Lion producer Angie Fielder chose precisely the right moment to speak out about sexual harassment and assault in the film industry.
The inspiring drama had just won best film at the seventh Australian Academy of Cinema and Television Arts Awards - completing a sweep of 12 awards from 12 nominations.
The elephant in the room was Lion's connection to disgraced producer Harvey Weinstein, who had helped get the film made then championed it to six Oscar nominations this year. News of his predatory behaviour triggered the wave of revelations that have swept up other well-known film and television identities.
Four days before the awards, Geoffrey Rush stood down as president of the Academy after an allegation of "inappropriate conduct" which he denied while working for Sydney Theatre Company.
"As a film that was partly financed by the Weinstein Company, it would be remiss of us not to acknowledge the incredible bravery of the women and men who have come forward to break the silence about sexual harassment and assault in our industry," Fielder said on stage.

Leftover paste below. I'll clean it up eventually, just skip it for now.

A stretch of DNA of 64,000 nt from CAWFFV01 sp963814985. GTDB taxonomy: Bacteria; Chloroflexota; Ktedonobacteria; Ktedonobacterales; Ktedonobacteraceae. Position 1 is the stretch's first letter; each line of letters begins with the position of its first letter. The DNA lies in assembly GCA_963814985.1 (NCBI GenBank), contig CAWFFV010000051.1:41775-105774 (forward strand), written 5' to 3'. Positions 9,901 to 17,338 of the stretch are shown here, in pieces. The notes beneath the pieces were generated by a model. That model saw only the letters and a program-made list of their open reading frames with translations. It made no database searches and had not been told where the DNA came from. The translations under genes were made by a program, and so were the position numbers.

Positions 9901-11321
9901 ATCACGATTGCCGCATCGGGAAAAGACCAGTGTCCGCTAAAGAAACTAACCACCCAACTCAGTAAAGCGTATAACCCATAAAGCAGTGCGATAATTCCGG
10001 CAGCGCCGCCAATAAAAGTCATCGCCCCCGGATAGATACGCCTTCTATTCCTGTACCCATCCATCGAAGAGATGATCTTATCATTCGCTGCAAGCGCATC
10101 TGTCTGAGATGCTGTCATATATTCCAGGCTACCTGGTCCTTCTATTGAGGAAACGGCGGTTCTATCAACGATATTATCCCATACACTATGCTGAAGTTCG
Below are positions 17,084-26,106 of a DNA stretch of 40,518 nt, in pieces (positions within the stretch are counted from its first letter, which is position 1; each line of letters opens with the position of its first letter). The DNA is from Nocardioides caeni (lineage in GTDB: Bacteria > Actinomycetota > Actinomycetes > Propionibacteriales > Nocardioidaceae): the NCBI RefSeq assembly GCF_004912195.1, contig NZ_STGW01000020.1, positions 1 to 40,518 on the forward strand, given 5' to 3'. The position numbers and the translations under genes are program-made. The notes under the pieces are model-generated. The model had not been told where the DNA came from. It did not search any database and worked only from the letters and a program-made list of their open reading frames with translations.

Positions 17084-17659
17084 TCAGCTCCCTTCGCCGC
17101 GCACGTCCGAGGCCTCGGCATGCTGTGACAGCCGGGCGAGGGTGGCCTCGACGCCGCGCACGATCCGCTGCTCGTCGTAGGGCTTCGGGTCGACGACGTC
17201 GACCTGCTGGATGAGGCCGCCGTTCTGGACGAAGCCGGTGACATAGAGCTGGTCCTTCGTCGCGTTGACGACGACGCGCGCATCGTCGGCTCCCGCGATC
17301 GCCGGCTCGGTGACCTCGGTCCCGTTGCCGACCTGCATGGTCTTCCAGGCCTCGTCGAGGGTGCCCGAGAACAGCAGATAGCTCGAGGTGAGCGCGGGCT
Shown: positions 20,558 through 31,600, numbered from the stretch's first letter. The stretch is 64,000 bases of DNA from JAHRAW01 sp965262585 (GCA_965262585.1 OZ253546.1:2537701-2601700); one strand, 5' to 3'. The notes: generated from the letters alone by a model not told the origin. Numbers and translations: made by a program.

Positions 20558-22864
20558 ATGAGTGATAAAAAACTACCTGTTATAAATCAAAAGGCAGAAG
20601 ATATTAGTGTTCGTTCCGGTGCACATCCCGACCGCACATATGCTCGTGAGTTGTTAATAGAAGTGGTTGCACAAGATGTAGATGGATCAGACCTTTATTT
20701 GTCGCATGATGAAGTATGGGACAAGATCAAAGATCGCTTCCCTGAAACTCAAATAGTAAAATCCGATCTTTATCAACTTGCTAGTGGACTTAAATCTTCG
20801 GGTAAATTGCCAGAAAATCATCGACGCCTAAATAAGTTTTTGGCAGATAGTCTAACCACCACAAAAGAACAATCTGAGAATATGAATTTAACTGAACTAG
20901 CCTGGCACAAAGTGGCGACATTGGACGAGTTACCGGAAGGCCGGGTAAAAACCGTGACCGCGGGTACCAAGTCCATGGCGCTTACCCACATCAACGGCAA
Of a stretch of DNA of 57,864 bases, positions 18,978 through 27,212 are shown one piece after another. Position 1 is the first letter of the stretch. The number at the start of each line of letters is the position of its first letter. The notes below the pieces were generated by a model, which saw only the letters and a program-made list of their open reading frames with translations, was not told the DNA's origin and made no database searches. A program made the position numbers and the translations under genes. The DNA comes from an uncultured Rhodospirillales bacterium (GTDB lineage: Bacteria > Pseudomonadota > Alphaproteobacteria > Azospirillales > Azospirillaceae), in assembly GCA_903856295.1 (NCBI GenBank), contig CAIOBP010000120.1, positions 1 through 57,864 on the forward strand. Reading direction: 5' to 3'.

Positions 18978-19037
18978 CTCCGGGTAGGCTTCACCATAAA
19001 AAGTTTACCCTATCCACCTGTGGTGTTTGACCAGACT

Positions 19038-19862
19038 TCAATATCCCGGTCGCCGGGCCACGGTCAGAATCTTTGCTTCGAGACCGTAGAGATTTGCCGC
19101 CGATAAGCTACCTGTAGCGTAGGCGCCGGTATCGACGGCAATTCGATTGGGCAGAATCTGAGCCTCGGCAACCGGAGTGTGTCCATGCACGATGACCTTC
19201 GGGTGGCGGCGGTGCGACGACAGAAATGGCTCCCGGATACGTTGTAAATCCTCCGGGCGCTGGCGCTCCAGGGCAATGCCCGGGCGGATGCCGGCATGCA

"It's really encouraging to see the industry taking a stand so let's keep talking about it. That's how we make real change."
Fielder's speech - the most direct comment on the sexual harassment tsunami during the awards - drew resounding applause.
After the ceremony, the rising young producer, who also had the intense hostage drama Berlin Syndrome up for best film at the awards, said her personal experience with Weinstein had been "nothing but professional" on Lion.
"In the wake of the allegations against him and allegations against other men in positions of power in the industry, it's been very shocking for me to realise that almost every woman that I know has at some point in her life or career had to deal with sexual assault or harassment," Fielder said.
"That was quite a revelation for me."
She produced Lion with Emile Sherman, who has previously said it had been distressing to learn about Weinstein's behaviour.
"We knew he was relentless in all his activities and relentless on behalf of movies, campaigning for them, and relentless in his working style," Sherman said. "But to learn how it was applied to young women was very distressing."
Fielder was hopeful there would be change in the industry.
"I feel very grateful to the people who have come out with their stories and it does feel like it's actually making a difference this time," she said.
"Men are being stood down from their positions of power and, as Emile said, our industry does seem to be setting the tone. And we have to because we're in the public eye."
While conceding she was not fully informed on the allegations against Rush, Fielder said it was "the nature of the beast" that there was going to be trial by media.
"I think it's really important that we listen to everybody involved," she said. "It's a really complicated issue but the fact we're actually having the discussion is a huge leap forward."